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Jews need more allies

The greatest threat to the Jewish community is neither Iran nor intermarriage, but rather our increasing political and cultural isolation.

An illustrative view of a school-board meeting of the Oakland Unified School District. In May 2020, the school board passed a resolution stating that it supports “the California Ethnic Studies Model Curriculum Draft as written," despite concerns over anti-Semitism. Source: Screenshot.
An illustrative view of a school-board meeting of the Oakland Unified School District. In May 2020, the school board passed a resolution stating that it supports “the California Ethnic Studies Model Curriculum Draft as written," despite concerns over anti-Semitism. Source: Screenshot.
Dan Schnur
Dan Schnur
Dan Schnur is the U.S. politics editor for the Jewish Journal.

The greatest threat to the survival of the Jewish community is neither Iran nor intermarriage. Rather, it is our increasing political and cultural isolation, and the resulting hostility that we face from both ends of the ideological spectrum.

The fringes of the nationalist hard right continue to traffic in Charlottesville-style blood-and-soil anti-Semitism, and such ugly racism will always constitute an intolerable threat to Jews around the world. But the growing anti-Zionism of the far-left fringe represents a less obvious but equally dangerous menace, when hostility toward the Jewish homeland expands into hatred of the Jewish people.

The most recent front in the latter of these two battles is reflected in the argument over whether to impose mandated ethnic studies classes in California’s public schools. The vast majority of ethnic-studies supporters see such a requirement as a helpful way to teach students from underrepresented communities about their own heritage and to expose young people from varying backgrounds to each other’s traditions, histories and perspectives. These people are prospective allies for the Jewish community. Right now, most are not.

Unfortunately, a small but vocal faction of ethnic studies advocates see such programs as a means through which to disseminate reprehensible anti-Zionist and anti-Semitic falsehoods. The initially proposed curriculum included numerous examples of objectionable language and ugly stereotypes against Jews. It was fiercely opposed not only by the Jewish community, but by Governor Gavin Newsom as well. A second effort was only marginally less odious. To his credit, Newsom vetoed that bill.

The legislative Jewish caucus has since been working with other stakeholders to fashion a solution that could highlight the experiences of a range of communities, both those customarily included in ethnic studies research (African Americans, Latinos, Asian Pacific Islanders and Native Americans) as well as other ethnic groups whose stories are an integral part of California’s diversity (Sikhs, Armenians, Jews and others). The caucus fought successfully to remove the distasteful language from the original proposal and to ensure that the Jewish experience was included in lesson plans. They ultimately helped forge a compromise that included an imperfect but vastly improved model curriculum. Earlier this month, Newsom signed this new version into law.

The final legislation still has significant shortcomings, most notably allowing local school districts to ignore the proposed model curriculum and instead use the earlier, uglier version. Already, proponents of the original proposal are aggressively moving to convince principals, teachers and school administrators to adopt their alternative—anti-Semitic tropes and all.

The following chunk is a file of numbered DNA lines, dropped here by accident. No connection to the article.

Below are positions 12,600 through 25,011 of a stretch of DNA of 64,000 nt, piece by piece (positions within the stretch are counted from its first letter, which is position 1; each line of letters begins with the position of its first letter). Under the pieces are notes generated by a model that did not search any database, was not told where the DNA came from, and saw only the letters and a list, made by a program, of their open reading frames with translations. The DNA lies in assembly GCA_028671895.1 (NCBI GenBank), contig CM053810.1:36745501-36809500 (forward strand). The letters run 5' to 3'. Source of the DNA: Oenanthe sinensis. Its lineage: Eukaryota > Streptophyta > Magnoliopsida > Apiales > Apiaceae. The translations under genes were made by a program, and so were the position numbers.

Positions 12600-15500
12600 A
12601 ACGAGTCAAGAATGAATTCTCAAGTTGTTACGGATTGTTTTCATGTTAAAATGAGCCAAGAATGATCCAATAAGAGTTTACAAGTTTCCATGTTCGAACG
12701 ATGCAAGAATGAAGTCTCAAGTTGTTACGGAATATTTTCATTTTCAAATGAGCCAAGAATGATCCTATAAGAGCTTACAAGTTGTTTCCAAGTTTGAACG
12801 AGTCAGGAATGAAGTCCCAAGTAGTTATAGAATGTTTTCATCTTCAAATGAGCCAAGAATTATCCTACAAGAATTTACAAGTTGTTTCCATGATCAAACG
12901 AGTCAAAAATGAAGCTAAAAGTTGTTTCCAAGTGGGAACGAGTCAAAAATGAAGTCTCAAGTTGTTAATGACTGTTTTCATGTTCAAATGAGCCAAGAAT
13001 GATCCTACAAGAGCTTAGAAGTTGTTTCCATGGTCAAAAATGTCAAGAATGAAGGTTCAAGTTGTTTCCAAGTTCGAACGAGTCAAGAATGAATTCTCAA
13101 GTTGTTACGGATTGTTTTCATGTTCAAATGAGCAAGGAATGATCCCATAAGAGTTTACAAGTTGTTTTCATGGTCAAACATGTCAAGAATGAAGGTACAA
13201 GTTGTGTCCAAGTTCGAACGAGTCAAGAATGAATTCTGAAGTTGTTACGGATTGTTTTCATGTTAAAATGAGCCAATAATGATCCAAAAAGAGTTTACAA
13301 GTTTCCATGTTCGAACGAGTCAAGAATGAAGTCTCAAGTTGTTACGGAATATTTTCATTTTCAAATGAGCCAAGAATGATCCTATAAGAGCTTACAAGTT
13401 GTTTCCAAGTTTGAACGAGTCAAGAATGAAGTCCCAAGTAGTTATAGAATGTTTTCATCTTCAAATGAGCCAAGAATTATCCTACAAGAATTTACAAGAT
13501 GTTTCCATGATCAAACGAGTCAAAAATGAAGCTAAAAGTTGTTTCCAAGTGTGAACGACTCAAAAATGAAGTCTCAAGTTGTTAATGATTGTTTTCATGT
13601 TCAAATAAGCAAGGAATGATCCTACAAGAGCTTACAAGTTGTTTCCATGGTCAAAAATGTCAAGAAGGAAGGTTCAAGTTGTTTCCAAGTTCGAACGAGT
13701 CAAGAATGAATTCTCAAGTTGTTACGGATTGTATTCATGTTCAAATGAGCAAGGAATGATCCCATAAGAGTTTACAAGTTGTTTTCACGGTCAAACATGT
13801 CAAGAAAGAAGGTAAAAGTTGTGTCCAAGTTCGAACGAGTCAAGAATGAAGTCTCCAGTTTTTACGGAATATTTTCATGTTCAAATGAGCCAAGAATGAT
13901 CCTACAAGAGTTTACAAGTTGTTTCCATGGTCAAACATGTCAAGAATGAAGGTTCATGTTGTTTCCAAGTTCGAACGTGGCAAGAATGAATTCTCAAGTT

But while the final version is flawed, it’s difficult to see how a better outcome could have been achieved. Had the Jewish caucus continued to fight the bill, the result would have been the already strained relationship between Jewish Americans and other minority communities becoming even more difficult. A scorched-earth battle over ethnic studies would not have prevented the bill from passing, and would likely have led to even worse relationships—and subsequently to even more troublesome legislation.

Ultimately, the path to better policy must begin with stronger relationships that will allow California Jews to work more closely with these other communities rather than continue to be pitted against them. Newsom’s creation of a Governor’s Council on Holocaust and Genocide Education and his signature on legislation that authorized a California Commission on the State of Hate create an opportunity for the Jewish community here to join with other marginalized ethnic, racial and religious communities to confront common challenges and look for joint solutions to push back against prejudice regardless of its target.

Strengthening relationships with those minority community leaders who do share our goals through these two projects will also allow us to shape an ethnic studies program that teaches our students productive lessons about the benefits of California’s remarkable diversity. Those promoting the divisive and hate-filled alternative ethnic studies curriculum already have a head start. We are much more likely to defeat their challenge if we can bring new allies on our side to the debate—and soon.

Dan Schnur teaches political communications at UC Berkeley, USC and Pepperdine. He hosts the weekly webinar “Politics in the Time of Coronavirus” for the Los Angeles World Affairs Council & Town Hall.

This article first appeared in the Jewish Journal.

The opinions and facts presented in this article are those of the author, and neither JNS nor its partners assume any responsibility for them.
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